‘She Became Ours': How Three Frisco Teachers Answered a Virginia Teen's Cry for Help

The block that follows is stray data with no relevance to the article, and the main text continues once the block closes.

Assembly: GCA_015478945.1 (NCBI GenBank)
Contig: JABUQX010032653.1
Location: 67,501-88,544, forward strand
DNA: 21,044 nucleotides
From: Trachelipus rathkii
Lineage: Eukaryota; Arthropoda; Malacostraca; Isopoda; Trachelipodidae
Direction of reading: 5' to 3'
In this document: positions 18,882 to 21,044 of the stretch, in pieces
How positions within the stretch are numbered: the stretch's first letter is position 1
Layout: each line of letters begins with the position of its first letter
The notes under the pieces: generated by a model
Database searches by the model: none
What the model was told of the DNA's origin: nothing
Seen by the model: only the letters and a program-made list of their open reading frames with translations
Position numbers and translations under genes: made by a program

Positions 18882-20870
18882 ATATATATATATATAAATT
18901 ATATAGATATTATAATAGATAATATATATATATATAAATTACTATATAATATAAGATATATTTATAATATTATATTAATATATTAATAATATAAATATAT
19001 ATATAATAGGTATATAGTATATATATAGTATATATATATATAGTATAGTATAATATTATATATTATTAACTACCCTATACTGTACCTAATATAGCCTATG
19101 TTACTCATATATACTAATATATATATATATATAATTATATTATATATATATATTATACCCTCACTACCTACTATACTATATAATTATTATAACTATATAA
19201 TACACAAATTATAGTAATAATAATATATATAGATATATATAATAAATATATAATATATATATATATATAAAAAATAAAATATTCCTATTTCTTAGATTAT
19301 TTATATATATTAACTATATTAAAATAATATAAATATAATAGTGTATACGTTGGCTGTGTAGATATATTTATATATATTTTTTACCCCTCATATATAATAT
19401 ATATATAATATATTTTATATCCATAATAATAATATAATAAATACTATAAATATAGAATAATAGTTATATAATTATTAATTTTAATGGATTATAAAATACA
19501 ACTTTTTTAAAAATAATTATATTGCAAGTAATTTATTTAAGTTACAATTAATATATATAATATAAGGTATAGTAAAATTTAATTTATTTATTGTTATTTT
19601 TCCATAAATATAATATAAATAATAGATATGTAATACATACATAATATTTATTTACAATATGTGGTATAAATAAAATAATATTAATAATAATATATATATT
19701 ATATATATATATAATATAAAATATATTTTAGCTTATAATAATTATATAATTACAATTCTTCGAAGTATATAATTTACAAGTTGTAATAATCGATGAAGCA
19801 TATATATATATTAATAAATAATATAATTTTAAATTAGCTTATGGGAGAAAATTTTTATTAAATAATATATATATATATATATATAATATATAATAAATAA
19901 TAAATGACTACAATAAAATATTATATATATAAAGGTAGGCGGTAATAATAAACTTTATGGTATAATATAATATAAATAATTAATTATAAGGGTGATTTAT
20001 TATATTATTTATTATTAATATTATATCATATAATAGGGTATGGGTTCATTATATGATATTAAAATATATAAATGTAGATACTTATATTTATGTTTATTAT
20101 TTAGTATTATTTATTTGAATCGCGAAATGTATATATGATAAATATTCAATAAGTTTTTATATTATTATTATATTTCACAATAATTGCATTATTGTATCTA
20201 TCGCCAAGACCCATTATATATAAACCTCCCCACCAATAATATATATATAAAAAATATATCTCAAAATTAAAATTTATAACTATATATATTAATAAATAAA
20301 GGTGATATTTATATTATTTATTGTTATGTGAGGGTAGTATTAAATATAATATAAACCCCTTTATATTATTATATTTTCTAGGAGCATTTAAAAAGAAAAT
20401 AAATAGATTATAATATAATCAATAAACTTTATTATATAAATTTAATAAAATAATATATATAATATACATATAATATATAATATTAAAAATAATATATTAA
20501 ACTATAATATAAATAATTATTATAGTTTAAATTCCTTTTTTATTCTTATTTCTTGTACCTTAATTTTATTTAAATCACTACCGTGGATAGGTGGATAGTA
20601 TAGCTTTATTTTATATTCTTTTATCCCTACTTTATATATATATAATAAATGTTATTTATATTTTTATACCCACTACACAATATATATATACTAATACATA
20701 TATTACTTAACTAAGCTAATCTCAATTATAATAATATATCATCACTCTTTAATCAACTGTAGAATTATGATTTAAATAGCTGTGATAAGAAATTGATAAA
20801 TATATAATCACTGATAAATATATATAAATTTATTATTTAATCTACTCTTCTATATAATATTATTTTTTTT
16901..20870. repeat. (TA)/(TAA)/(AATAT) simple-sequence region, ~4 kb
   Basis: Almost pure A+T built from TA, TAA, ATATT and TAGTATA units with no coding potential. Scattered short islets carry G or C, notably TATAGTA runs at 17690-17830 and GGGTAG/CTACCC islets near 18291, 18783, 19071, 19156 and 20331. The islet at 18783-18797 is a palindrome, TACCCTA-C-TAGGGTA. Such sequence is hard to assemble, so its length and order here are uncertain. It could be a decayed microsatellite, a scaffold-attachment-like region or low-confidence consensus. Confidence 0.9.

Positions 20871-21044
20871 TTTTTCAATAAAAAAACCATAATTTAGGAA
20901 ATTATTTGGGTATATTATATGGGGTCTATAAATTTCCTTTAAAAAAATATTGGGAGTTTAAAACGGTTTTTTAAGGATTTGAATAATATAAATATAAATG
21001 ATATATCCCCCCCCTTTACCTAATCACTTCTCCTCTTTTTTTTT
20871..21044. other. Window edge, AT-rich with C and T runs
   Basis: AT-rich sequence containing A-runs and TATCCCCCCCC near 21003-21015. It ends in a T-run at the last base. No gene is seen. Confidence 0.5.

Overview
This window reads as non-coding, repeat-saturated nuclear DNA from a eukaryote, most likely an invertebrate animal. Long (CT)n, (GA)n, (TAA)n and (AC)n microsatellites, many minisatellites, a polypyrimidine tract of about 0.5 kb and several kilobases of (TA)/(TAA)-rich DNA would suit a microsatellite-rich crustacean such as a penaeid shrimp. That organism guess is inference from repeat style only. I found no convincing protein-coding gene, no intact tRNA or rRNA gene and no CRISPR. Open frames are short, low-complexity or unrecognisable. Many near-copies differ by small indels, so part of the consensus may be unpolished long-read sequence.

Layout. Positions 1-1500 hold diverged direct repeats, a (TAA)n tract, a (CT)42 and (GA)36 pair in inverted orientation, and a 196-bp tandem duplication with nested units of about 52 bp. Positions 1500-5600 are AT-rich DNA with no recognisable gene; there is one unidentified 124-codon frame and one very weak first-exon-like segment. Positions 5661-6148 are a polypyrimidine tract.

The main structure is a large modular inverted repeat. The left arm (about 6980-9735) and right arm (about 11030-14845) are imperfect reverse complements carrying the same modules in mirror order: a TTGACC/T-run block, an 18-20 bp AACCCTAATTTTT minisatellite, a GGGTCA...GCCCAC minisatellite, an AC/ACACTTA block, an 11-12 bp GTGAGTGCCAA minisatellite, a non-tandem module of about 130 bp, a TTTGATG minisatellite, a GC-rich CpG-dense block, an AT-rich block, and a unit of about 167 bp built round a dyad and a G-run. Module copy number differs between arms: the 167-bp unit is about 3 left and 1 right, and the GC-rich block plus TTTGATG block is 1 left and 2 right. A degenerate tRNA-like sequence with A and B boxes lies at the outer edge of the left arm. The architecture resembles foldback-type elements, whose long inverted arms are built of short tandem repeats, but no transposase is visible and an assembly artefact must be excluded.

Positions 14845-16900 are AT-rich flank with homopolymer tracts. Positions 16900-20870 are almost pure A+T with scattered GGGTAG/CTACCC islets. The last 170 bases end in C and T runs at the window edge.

UPDATED at 1:30 p.m. April 8: This story was originally published Feb. 14. We're bringing it back because Kim Frankson, Laurie Ortel and Jess Johnson will be honored with an award from the makers of the STOPit mobile app at a Frisco ISD board meeting this evening. It is the first time the company has given the Helping Hands Life Saver Award.FRISCO — The teenager’s first message arrived late-morning the Thursday before winter break.At Frisco ISD’s Ashley Elementary School, assistant principal Jess Johnson and counselor Laurie Ortel were in principal Kim Frankson’s office for a weekly meeting when Frankson's phone lit up with a new notification.Since the beginning of the school year when the district launched STOPit, an app that allows students and parents to send anonymous reports of bullying or school threats, administrators at Ashley Elementary had not received any notifications.Now, Frankson was reading a lengthy report aloud as Johnson followed along on her own phone.It was from a student who had been bullied. She gave her name. The teenager threatened to kill herself, and even gave a date for when she planned to do it.Right away, the trio knew something wasn’t right. They know every child at Ashley Elementary, and this was not one of their students, nor were any of the bullies named in the message.Frankson went to her computer to look up the students enrolled at other Frisco campuses. No results.“Hi, we’re very concerned about you and want to help,” Johnson typed in the app. “Can you tell me your name and what school do you go to?”The teenager responded immediately. Frankson searched the name of the school on Google and found a result in Waynesboro, Va., about a half-hour west of Charlottesville.“Is that in Texas?” Johnson asked. No.“Okay, are you at school today?” No.Almost 1,200 miles away, a student was in need. Frankson, Johnson and Ortel pushed everything else aside to help her."We didn't know her," Ortel said this week, "but in that moment, she became ours."■ ■ ■When students or parents first log on to STOPit, they must enter an access code unique to their school. Every week, Frankson sends the code for Ashley Elementary to parents in a weekly email newsletter.Makers of the app and Frisco ISD officials are unsure how the student in Virginia managed to message the Ashley Elementary administrators. Maybe she mistyped her own school’s code. Maybe she has some unknown connection to Frisco and was able to learn the school’s code. Frisco ISD officials declined to release the girl's name due to privacy concerns.  Continue reading...

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